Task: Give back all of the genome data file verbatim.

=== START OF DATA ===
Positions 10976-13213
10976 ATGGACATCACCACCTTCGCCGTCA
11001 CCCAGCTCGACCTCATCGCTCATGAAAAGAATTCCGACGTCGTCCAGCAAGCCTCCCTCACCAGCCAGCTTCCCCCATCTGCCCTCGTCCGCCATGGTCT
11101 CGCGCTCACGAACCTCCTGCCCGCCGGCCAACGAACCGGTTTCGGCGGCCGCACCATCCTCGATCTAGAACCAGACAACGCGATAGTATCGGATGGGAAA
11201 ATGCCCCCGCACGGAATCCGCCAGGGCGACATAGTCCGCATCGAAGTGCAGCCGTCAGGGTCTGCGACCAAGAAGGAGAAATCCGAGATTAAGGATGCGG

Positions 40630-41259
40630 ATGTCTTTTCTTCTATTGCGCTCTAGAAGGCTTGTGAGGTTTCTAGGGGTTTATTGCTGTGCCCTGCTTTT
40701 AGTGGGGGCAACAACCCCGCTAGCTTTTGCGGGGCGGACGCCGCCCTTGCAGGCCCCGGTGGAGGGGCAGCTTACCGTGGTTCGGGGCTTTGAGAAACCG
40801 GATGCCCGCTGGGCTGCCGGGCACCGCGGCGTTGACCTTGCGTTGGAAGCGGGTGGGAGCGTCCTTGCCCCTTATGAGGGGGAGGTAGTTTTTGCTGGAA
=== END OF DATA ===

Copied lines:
Positions 10976-13213
10976 ATGGACATCACCACCTTCGCCGTCA
11001 CCCAGCTCGACCTCATCGCTCATGAAAAGAATTCCGACGTCGTCCAGCAAGCCTCCCTCACCAGCCAGCTTCCCCCATCTGCCCTCGTCCGCCATGGTCT
11101 CGCGCTCACGAACCTCCTGCCCGCCGGCCAACGAACCGGTTTCGGCGGCCGCACCATCCTCGATCTAGAACCAGACAACGCGATAGTATCGGATGGGAAA
11201 ATGCCCCCGCACGGAATCCGCCAGGGCGACATAGTCCGCATCGAAGTGCAGCCGTCAGGGTCTGCGACCAAGAAGGAGAAATCCGAGATTAAGGATGCGG

Positions 40630-41259
40630 ATGTCTTTTCTTCTATTGCGCTCTAGAAGGCTTGTGAGGTTTCTAGGGGTTTATTGCTGTGCCCTGCTTTT
40701 AGTGGGGGCAACAACCCCGCTAGCTTTTGCGGGGCGGACGCCGCCCTTGCAGGCCCCGGTGGAGGGGCAGCTTACCGTGGTTCGGGGCTTTGAGAAACCG
40801 GATGCCCGCTGGGCTGCCGGGCACCGCGGCGTTGACCTTGCGTTGGAAGCGGGTGGGAGCGTCCTTGCCCCTTATGAGGGGGAGGTAGTTTTTGCTGGAA